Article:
Driver's Seat: A hatchback Elantra; not living up to the 'GT' part of its name

The 2013 Hyundai Elantra GT is pleasing to the eye and offers an air of sportiness, if not actual sportiness.
The 2013 Hyundai Elantra GT is pleasing to the eye and offers an air of sportiness, if not actual sportiness.
Posted: November 01, 2012

2013 Hyundai Elantra GT Auto: A hatchback Elantra.

Price: $25,365 as tested. A base Elantra GT starts at $19,395 with six-speed ShiftTronic transmission ($1,000 less for a stick).

Marketer's pitch: "Elantra with a twist."

Conventional wisdom: Edmunds.com says "Lots of features for the money; spacious and well-built interior"; but "not as sporty as some rivals; sluggish automatic transmission responses."

Reality: Definitely not living up to the GT portion of its name.

A nice look: I've always been partial to the five-door sedan/hatchback/small wagon configuration. It's versatile, economical, and can be an attractive and fun package.

So when Hyundai added a hatchback to the swoopy Hyundai Elantra in the form of the Elantra GT, I thought I may have found a contender for my own fleet. I definitely love the look more than the wedgy sedan.

Fun ride? The button offering "sport steering" first caught my eye. Did Hyundai finally catch on to what Mazda has been offering for a decade now?

The short answer is no. The sport mode changed the GT's handling from lackluster to adequate, with little of the fun of, say, the Mitsubishi Lancer Ralliart in last week's test, or any Mazda.

And power from the 1.8-liter four-cylinder is merely in the "OK" category. It's better than a Toyota or Civic sedan, though. But I found the Elantra could be a little balky in shifting gears.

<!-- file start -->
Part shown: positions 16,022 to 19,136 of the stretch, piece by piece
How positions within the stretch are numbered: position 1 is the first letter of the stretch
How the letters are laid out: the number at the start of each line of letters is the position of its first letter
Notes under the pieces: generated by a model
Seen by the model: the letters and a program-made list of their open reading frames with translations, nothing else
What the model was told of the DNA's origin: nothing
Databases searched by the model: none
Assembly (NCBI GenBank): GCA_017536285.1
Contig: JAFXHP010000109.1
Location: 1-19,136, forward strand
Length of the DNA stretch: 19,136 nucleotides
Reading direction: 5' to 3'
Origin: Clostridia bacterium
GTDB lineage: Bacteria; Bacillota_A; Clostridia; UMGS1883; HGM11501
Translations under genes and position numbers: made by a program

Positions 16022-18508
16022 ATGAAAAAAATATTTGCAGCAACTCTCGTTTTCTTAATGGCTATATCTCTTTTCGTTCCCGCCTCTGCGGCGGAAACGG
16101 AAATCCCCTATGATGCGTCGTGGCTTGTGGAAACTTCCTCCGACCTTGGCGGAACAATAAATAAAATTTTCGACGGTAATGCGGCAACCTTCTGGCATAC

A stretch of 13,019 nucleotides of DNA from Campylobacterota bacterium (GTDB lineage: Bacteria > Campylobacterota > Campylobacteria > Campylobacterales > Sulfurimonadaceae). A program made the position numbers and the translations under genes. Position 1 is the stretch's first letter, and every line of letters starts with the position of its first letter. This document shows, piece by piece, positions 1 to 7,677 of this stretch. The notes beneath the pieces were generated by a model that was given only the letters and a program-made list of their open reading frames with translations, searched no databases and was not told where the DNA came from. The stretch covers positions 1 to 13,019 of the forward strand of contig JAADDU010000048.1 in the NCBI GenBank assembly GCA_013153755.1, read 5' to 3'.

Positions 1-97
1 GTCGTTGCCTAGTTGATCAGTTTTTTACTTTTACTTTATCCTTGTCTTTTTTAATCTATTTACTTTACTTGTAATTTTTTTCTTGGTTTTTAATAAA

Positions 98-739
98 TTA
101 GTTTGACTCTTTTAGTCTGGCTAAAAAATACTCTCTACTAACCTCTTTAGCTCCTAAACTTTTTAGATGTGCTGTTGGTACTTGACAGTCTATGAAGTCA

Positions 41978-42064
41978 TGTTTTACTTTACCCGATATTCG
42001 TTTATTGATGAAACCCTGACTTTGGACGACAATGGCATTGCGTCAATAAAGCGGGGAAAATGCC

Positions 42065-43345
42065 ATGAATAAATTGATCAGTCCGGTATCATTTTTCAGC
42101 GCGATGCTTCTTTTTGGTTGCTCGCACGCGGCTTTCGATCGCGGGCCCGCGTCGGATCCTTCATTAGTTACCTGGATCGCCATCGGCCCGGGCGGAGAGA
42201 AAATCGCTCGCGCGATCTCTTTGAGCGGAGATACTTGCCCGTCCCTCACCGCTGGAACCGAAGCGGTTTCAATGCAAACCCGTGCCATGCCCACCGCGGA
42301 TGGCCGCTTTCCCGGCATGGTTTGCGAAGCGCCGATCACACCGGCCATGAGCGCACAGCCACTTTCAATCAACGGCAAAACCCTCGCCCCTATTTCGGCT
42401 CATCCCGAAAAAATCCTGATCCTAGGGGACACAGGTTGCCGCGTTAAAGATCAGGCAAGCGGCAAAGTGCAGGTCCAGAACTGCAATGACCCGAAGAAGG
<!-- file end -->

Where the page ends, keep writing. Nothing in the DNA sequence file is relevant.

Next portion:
Versatility? Sure the hatchback holds rings around the standard sedan model. But it has its shortcomings.

Friends and stuff: One shortcoming is rear legroom and foot room, which are not that terrific, maybe slightly better than the Chevrolet Spark.

On the bright side, the storage bin between the seats accommodates many CDs, while a cellphone holder in front of the gearshift is roomy and easy to access, storing lots of change, napkins and assorted paraphernalia.

The armrest slides forward, which is nice, but the second cupholder is covered when it does.

Shifty: The ShiftTronic automatic transmission adds the idea of sportiness, but the shift operation is less than sporty. And there's no good place to rest your elbow while shifting.

Sore butt: The leather seats (part of the $2,750 style package, which also added sport-tuned suspension, 17-inch wheels, panoramic sunroof, and power driver's seat) were pretty firm. Long trips in the Elantra were borderline painful, along the lines of my old Protege5.

Let the sun shine in: The panoramic sunroof adds a nice touch. And the sunroof cover closes and opens separately from the glass in a consistent fashion. I've had some that seemed tough to navigate separately.

Staying warm: The heater controls are easy to find and operate, and I love the arrows that pop up on the infotainment screen showing the HVAC's mode.

But Hyundai's swoopy dashboard incorporates similarly swoopy heater vents that lack the full range of adjustability of round vents.

Dual automatic temperature control came as part of the $2,350 tech package, which also included navigation, rear camera, and automatic headlights.

Tunes: The buttons down the side of the LCD make changing functions and tracks on the CD player super easy.

The steering wheel controls are nice and easy to follow. They look better than the Kia versions.

Warning falls flat: The Elantra GT was nice enough to tell me I had low pressure in one tire, but the display did not say which one. I guess it's good to check them all, but kind of a pain. And none of them was actually that low. (I think it was the change in temperature that set it off.)

Fuel economy: I observed 29 m.p.g. in a mix of driving.

Where it's built: Ulsan, Korea.

How it's built: Consumer Reports calls it "recommended," but the Elantra's reliability is rated only about average.

In the end: For a reviewer who didn't balk at a $60,000 Cadillac a few weeks ago, I admit to being a bit asnark about the idea of a $25,000 Elantra. An Acura ILX starts at just a few thousand more, and a TSX wagon would be add just seven more thousand, with much more room and better real-world fuel economy.


Contact Scott Sturgis at 215-854-2558 or ssturgis@phillynews.com.

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